• davidwinth

#### davidwinth

I have a formula for a sphere radiating to the environment where the environment is not at zero temperature. The sphere has a constant heat generated within itself. The formula for the temperature of the sphere under these conditions is:

##T_s = \left( \frac{Q_{gen}}{A_s \sigma \epsilon} + {T_{amb}^4} \right)^{\frac{1}{4}}##

Where ##Q_{gen}## is in Watts and the subscript s refers to the sphere while the subscript amb refers to ambient. Fine and good, but I wanted to see if I could derive this equation from a circumstance where there are two concentric spheres, the inside sphere is identical to the above sphere and the outside sphere is super large, adiabatic, and at the temperature of the ambient.

My starting point are the 4 radiosity equation in 4 unknowns given by Nellis & Klein, i.e.,

##Q_{gen1} = \frac{\epsilon_1 A_1(E_{b1} - J_1)}{1-\epsilon_1}##
##Q_{gen2} = \frac{\epsilon_2 A_2(E_{b2} - J_2)}{1-\epsilon_2}##

and

##Q_{gen1} = A_1 F_{12}(J_1- J_2)##
##Q_{gen2} = A_2 F_{21}(J_2- J_1)##

Solving the first set of equations for the radiosity gives:

##J_1 = E_{b1} - \frac{Q_{gen1} (1 - \epsilon_1)}{\epsilon_1 A_1}##
##J_2 = E_{b2} - \frac{Q_{gen2} (1 - \epsilon_2)}{\epsilon_2 A_2}##

Now plugging these into the second set of equations gives (after some algebra):

##Q_{gen1} = A_1 F_{12} \left( E_{b1} - \frac{Q_{gen1} (1 - \epsilon_1)}{\epsilon_1 A_1} - E_{b2} + \frac{Q_{gen2} (1 - \epsilon_2)}{\epsilon_2 A_2}\right)##
##Q_{gen2} = A_2 F_{21} \left( E_{b2} - \frac{Q_{gen2} (1 - \epsilon_2)}{\epsilon_2 A_2} - E_{b1} + \frac{Q_{gen1} (1 - \epsilon_1)}{\epsilon_1 A_1}\right)##

So these are general, but now I introduce the assumptions above, namely

##Q_{gen2} = 0##
##F_{12} = 1##
##F_{21} {A_2} = A_1##
##A_2 \rightarrow \infty##

The first equation results in:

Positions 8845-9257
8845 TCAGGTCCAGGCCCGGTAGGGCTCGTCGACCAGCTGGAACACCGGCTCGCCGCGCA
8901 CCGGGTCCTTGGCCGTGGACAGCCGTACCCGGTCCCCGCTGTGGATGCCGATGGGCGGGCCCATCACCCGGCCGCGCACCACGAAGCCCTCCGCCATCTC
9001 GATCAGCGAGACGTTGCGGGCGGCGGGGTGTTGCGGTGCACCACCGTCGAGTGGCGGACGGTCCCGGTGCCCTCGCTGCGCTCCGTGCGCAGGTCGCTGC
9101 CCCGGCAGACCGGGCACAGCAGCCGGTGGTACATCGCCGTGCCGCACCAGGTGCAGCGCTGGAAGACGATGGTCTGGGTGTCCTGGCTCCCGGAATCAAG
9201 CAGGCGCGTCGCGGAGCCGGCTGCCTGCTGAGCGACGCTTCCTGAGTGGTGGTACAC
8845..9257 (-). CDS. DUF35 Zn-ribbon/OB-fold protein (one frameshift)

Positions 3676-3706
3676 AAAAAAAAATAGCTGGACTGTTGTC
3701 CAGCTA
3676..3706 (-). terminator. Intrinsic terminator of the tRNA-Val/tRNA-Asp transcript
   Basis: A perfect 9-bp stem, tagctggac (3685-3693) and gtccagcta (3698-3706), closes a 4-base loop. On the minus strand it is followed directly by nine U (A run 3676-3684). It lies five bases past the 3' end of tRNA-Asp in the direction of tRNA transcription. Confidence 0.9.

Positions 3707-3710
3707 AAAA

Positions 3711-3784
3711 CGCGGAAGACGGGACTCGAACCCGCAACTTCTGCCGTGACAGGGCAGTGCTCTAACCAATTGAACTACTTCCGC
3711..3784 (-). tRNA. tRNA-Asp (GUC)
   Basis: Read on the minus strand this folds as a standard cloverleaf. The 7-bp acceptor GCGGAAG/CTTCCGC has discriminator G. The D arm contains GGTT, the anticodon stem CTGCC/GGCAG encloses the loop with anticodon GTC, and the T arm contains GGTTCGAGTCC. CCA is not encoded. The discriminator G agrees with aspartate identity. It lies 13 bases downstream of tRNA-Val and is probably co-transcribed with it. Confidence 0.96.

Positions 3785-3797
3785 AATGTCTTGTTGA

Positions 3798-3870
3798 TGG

##Q_{gen1}\left( \frac{1}{\epsilon_1}\right) = A_1(E_{b1} - E_{b2})##

Which is identical to my formula above. Great, that is what I was hoping would happen! But the second equation gives:

##Q_{gen1} \left( \frac{1}{\epsilon_1} -1 \right)= A_1(E_{b1} - E_{b2})##

This is not the same result. My question, what happened? Shouldn't both equations give the same values?

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I have a formula for a sphere radiating to the environment where the environment is not at zero temperature. The sphere has a constant heat generated within itself. The formula for the temperature of the sphere under these conditions is:

##T_s = \left( \frac{Q_{gen}}{A_s \sigma \epsilon} + {T_{amb}^4} \right)^{\frac{1}{4}}##

Where ##Q_{gen}## is in Watts and the subscript s refers to the sphere while the subscript amb refers to ambient. Fine and good, but I wanted to see if I could derive this equation from a circumstance where there are two concentric spheres, the inside sphere is identical to the above sphere and the outside sphere is super large, adiabatic, and at the temperature of the ambient.

My starting point are the 4 radiosity equation in 4 unknowns given by Nellis & Klein, i.e.,

##Q_{gen1} = \frac{\epsilon_1 A_1(E_{b1} - J_1)}{1-\epsilon_1}##
##Q_{gen2} = \frac{\epsilon_2 A_2(E_{b2} - J_2)}{1-\epsilon_2}##

and

##Q_{gen1} = A_1 F_{12}(J_1- J_2)##
##Q_{gen2} = A_2 F_{21}(J_2- J_1)##

Solving the first set of equations for the radiosity gives:

##J_1 = E_{b1} - \frac{Q_{gen1} (1 - \epsilon_1)}{\epsilon_1 A_1}##
##J_2 = E_{b2} - \frac{Q_{gen2} (1 - \epsilon_2)}{\epsilon_2 A_2}##